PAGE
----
Dwell’s Top 10 Cabins of 2019

Dwell’s Top 10 Cabins of 2019

By Lauren Conklin
From windswept bluffs to lakeside woods, these ambitious outposts embrace the wild without sacrificing creature comforts.

Whether in the Brazilian rainforest or on a Norwegian island, a cabin retreat offers the chance to disconnect from the stresses of modern life and fall off the grid, communing with nature and ourselves. We look back on some of our readers’ favorite hideaways this year, from the wild and remote to the groovy and folkloric.

10. These Nordic A-Frame Cabins Offer Thrilling Treetop Views

Inspired by Nordic folklore and fire towers that dot the surrounding forests, PAN Treetop Cabins by architect Espen Surnevik make for a fairy-tale holiday.

Owned by Kristian Rostad and Christine Mowinckel, the cabins perch 26 feet above the ground on steel poles sunk 20 feet deep into the bedrock below, providing stability when strong winds blow.

In search of a Bay Area retreat, Jeff Waldman and Molly Fiffer purchased a piece of land on which to experiment and gain new skills, one task at a time.

To date, the pair and their pals have built a compound complete with sheds, tree decks, a pavilion, a wood-fired hot tub, an outhouse, an outdoor shower, and, now, a redwood cabin where an ever widening network of friends gather for skill-sharing workshops and events.

Vancouver-based design firm Trim Studio recently completed this tiny home on an island off the coast of Vancouver for a young, newly engaged couple named Kris and Ali, who were excited to create a vacation home they could share with family and friends.  

To take advantage of the astounding views that extend beyond the Strait of Georgia to the cityscape of downtown Vancouver, Trim Studio oriented the home so that it faces northeast.

When an urban couple decided to build an affordable tiny house outside the city as a retreat from their busy lives, they found a site in the Stockholm archipelago and called on architect David Lookofsky of Lookofsky Architecture.

Lookofsky outfitted the bedroom with built-in pine plywood bunkbeds, walls, and a ceiling. The bathroom and a closet are also wrapped in plywood.

"I remembered the lake and the skiing, and now that I have my son, James, I wanted to create a cozy home away from home that we could call our own. I was like a woman possessed. An A-Frame cabin in Big Bear must be mine!" Luckily, her husband was on board to renovate a cabin into a vacation home/rental.

The mountain abode is nestled on a quiet street a mere 10 minutes from the slopes, and it shares its lot with a gathering of large trees. The house also comfortably accommodates up to 10 people, so it's perfect for hosting friends and their families.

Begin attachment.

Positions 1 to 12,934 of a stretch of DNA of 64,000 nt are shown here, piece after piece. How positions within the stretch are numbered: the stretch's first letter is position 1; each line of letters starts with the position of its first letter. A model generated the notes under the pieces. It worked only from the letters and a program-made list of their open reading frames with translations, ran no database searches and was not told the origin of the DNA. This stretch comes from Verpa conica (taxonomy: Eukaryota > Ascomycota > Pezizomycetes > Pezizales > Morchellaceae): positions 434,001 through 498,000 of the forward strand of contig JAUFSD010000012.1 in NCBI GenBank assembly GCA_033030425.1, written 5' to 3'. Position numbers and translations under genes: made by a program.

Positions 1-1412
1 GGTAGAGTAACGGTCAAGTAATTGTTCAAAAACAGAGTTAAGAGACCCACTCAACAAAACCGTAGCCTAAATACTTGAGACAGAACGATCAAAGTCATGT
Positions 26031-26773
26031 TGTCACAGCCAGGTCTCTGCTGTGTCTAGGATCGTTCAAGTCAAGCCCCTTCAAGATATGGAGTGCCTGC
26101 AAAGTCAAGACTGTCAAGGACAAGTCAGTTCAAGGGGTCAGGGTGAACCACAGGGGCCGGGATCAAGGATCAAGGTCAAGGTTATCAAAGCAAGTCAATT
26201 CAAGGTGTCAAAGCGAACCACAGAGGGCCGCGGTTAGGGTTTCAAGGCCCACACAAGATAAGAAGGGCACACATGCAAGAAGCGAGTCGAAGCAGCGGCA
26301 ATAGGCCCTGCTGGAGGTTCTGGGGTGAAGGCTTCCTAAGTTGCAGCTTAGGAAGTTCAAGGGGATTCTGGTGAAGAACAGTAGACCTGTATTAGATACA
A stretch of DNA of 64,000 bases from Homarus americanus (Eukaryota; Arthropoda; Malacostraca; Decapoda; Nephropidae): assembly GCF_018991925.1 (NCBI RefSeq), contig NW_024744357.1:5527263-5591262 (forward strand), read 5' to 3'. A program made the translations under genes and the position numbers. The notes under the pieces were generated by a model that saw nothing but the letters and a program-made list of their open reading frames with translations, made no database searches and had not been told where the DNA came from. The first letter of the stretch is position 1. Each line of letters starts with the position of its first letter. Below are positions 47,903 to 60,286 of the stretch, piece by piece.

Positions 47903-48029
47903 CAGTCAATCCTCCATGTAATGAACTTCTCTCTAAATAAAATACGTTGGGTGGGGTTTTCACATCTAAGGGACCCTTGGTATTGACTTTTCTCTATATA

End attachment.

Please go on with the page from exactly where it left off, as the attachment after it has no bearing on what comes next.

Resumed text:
Shop the Look
The Old Art Studio Midcentury Geometric Credenza
The most versatile weapon in the deny arsenal, add this statement-making to just about any room and pack a lot of punch. Television stand, armoire, bar cart and office cabinet the uses of a multi-functional piece of furniture are endless.
Herman Miller Girard Throw
Designed by Alexander Girard. Alexander Girard designed this richly hued throw blanket as part of an astounding 17,543-item brand identity system for Braniff International Airways in 1965. The Girard Throw is recreated today by Pendleton—whose blankets Girard avidly collected.

The top priorities for Chalet M—a small, plywood cabin in the suburban area of São Lourenço da Serra in São Paulo, Brazil—were to ensure the lightest possible footprint on its forest site, and to maximize the experience of being one with nature for its owners.

Located in a forested, countryside area near a lake and vegetable garden, the cabin was designed by São Paulo architect Silvia Acar as a simple space for sleeping, cooking, and reconnecting with nature.

Located on the Imingfjell mountainside in Norway, this minimalist, 785-square-foot cabin features a "hood" in response to the climate and the region’s strict building regulations.

The commission was for a robust and efficient little cabin oriented towards the lake.

In Texas, where everything is bigger, Ryan McLaughlin is placing his bets on something small. Specifically, a simple 160-square-foot cabin that he hopes city-dwellers will book to get away, find some focus, and reconnect with nature. The result is a laidback, pitched-roof cabin in which every inch of space is thoughtfully allotted so that guests can spend the maximum amount of time outdoors. 

In addition to having a queen bed upstairs, Ryan built a sofa that converts to a twin, based on a design by architect Sean O’Neill. The transformable unit cost $500 in upholstery, $35 in wood, and $4 in hinges.

When Frode Danielsen invited his then-girlfriend Tone Beathe Øvrevoll on a holiday to Hallvardøy Island in northern Norway, little did he know that she would fall so deeply in love with the area that they would spend the next two years putting down roots on the remote island.

With the support of Danielsen’s family (who lived nearby) and the design expertise of award-winning architect Snorre Stinessen, the couple dove headfirst into creating the retreat of their dreams.

"It’s actually a beautiful love story," says Stinessen. "These two people met at a grown-up age, each having their own children, and live on opposite sides of the country—Frode lives in Tromsø, Tone in Elverum—but this project became their place to meet and spend as much time together as possible." The couple recently married, and they spent their honeymoon at the Efjord Cabin.

This matte black cabin with abundant personal touches is a welcoming, low-maintenance family retreat.

The active family had just returned from a three-year stint in Amsterdam and wanted a low-maintenance weekend retreat that would "give us energy and not take it away," explains Sara, who is the president of vintage-inspired home decor company Schoolhouse.


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